A container ship crosses an oil platform at the Gulf of Suez towards the Red Sea before entering the Suez Canal, outside of Cairo, Egypt September 1, 2020.

Why Iran’s Houthis Are Keeping Oil Out Of Red Sea Blockade

Tuesday, 01/09/2024

While Iran’s Yemeni proxy, the Houthis, attack commercial shipping in the Red Sea, disrupting free flow of goods, oil has so far remained mysteriously immune.

In its threat to the key shipping corridor, which the Houthis say is to block vessels to Israel in support of Hamas amid the Gaza war, so far, oil has been untouched, Reuters reported on Tuesday.

It is plausible, albeit unsupported thus far, that Iran, concerned about the freedom of its own oil shipments toward China, has taken measures to ensure that tankers remain unharmed in the Red Sea, responsible for 12 percent of the world's oil shipments, including those from Saudi Arabia.

Even in Tehran, Iran’s leaders know how ‘sacred’ oil is and to push the world’s leaders into conflict over its shipment, may be a step too far amid an escalating proxy war.

December’s oil and fuel tanker traffic in the Red Sea was stable, even though many container ships have rerouted due to Houthi attacks, according to Reuters data.

But it seems Iran may be capitalizing on the newfound instability. Last week, reports claimed China’s oil trade with Iran has stalled as Tehran withholds shipments and demands higher prices from its top client, tightening cheap supply for the world's biggest crude importer.

A coastguard boat sails past a commercial container ship docked at the Houthi-held Red Sea port of Hudaydah.

The cutback in Iranian oil, which makes up 10% of China's crude imports and hit a record in October, could support global prices and squeeze profits at Chinese refiners.

Independent refineries favor Iranian oil as it’s cheap, and high quality. Iranian Light, the main export grade, trades at a discount of about $13 a barrel.

However, the Houthis’ blockade has driven up shipping costs and insurance premiums, which will have global ramifications, and led to a US-led coalition of more than 20 nations, which are ready to take military action if attacks on global shipping continue.

Some oil companies like BP and Equinor have diverted cargoes to a longer route around Africa but oil continues to flow. "We haven't really seen the interruption to tanker traffic that everyone was expecting," Michelle Wiese Bockmann, a shipping analyst at Lloyd's List, told Reuters.

A daily average of 76 tankers carrying oil and fuel were in the south Red Sea and Gulf of Aden in December, the area close to Yemen that has seen attacks. That was only two fewer than November's average and just three below the average for the first 11 months of 2023, according to data from ship tracking service MariTrace.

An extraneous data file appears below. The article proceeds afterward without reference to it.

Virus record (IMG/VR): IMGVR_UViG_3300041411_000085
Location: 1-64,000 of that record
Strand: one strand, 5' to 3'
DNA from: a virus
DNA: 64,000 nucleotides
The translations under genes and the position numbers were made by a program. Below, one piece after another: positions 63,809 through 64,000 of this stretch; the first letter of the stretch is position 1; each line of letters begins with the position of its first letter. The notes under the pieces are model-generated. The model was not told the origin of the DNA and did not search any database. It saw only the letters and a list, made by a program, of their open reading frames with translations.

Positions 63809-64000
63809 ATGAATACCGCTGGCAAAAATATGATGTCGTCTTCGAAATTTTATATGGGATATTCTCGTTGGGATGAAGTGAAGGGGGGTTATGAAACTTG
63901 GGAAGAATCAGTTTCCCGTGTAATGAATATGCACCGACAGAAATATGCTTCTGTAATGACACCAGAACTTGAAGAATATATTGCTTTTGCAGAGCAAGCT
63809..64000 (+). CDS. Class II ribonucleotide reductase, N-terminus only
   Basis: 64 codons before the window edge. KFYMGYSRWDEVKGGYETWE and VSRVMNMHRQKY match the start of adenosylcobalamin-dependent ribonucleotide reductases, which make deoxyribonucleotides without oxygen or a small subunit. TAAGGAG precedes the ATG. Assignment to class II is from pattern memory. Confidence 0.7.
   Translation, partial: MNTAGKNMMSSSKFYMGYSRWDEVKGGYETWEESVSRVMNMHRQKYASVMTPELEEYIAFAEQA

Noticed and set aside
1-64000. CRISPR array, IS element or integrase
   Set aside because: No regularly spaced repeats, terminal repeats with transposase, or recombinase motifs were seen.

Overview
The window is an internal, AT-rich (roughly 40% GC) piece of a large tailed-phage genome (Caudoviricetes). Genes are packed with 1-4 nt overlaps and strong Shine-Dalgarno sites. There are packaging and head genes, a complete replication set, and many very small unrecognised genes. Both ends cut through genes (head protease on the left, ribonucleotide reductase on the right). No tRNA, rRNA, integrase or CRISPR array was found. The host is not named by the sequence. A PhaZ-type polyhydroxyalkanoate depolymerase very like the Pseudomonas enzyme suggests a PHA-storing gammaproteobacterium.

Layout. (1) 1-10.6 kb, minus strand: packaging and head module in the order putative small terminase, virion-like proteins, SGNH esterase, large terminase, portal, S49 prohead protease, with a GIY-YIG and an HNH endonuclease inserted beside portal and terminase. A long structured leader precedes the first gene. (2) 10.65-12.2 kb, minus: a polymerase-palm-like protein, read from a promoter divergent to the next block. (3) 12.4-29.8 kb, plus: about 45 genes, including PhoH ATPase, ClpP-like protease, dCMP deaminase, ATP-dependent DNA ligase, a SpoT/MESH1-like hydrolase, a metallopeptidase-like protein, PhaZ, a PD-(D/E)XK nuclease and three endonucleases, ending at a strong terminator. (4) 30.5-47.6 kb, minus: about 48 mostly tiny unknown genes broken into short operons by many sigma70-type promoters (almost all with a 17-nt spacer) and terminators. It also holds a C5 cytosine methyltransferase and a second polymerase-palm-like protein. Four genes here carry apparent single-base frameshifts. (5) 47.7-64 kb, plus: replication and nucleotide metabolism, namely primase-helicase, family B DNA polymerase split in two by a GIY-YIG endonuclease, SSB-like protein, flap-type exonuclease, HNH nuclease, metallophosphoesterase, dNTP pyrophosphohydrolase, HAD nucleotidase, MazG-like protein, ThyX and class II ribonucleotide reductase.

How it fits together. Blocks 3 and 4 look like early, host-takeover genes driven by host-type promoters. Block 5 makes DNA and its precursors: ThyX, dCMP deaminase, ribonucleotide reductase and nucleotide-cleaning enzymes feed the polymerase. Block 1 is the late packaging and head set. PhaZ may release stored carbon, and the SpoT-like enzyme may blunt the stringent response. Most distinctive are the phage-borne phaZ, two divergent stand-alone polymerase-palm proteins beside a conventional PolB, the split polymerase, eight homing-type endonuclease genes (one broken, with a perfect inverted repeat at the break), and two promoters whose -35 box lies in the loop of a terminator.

A man holds up a gun, as Houthi supporters rally to commemorate ten Houthi fighters killed by the US Navy in the Red Sea, in Sanaa, Yemen January 5, 2024.

Rival tracking service Kpler tracked 236 ships on average daily across all of Red Sea and Gulf of Aden in December, slightly above the 230 daily average in November. The additional cost of sailing around the Cape of Good Hope off Africa rather than via the Red Sea would make voyages to deliver oil less profitable.

According to data from ship analytics firm Marhelm, it costs as much as $85,000 a day to ship oil on Suezmax tankers, which can carry as much as one million barrels. Aframax vessels, which can move 750,000 barrels, cost $75,000 a day.

In a rare attack on oil, last month saw a missile fired by Yemen’s Houthi rebels hit a Norwegian-flagged tanker in the Red Sea off the coast of Yemen near a key maritime choke point.

The assault on the oil and chemical tanker Strinda in the Bab el-Mandeb Strait, was a rare example of oil bearing the brunt of a war which is being waged by Iran’s proxies surrounding Israel’s borders and beyond since October 7’s invasion of Israel by Hamas, killing over 1,200 mostly civilians and taking over 240 hostage.

Consequently, tanker traffic in the south Red Sea region briefly dipped between December 18 and December 22 when the Houthis intensified attacks on vessels, averaging 66 tankers, but movements resumed after, according to MariTrace.

Container ship traffic in the area has fallen more sharply, down 28% in December from November, according to MariTrace. According to LSEG data, several oil majors, refiners and trading houses have continued to use the Red Sea route, perhaps aware of the importance of oil even to the grand puppet master of the Middle East’s proxies.

“Shippers and their customers really want to avoid a schedule disruption. So they are still taking the risk," said Calvin Froedge, founder of Marhelm, speaking to Reuters. He noted that many oil tankers transiting the Red Sea were carrying Russian crude to India, which the Houthis have no interest in attacking.

Other tankers, chartered by trading house Gunvor's unit Clearlake, Indian refiner Bharat Petroleum and Saudi Arabia's Aramco Trading Company, have all navigated the route in recent weeks. Iran’s ally Russia, whose oil supply remains key amidst its own sanctions, also remains India’s largest supplier, and the complexities of disrupting an already fragile relationship does not bode well for Tehran.

Since the second half of December, at least 32 tankers have diverted or transited via the Cape of Good Hope, instead of using the Suez Canal, according to ship tracking service Vortexa.

The tankers that are diverting are mostly those chartered by companies who announced a pause on Red Sea movement, or those operated by US and Israel-linked entities.

For now, Tehran seems to be playing a smart diplomatic game, but how things turn in coming weeks is anyone’s guess as the Houthis continue to recruit tens of thousands of militants in its war on Israel.

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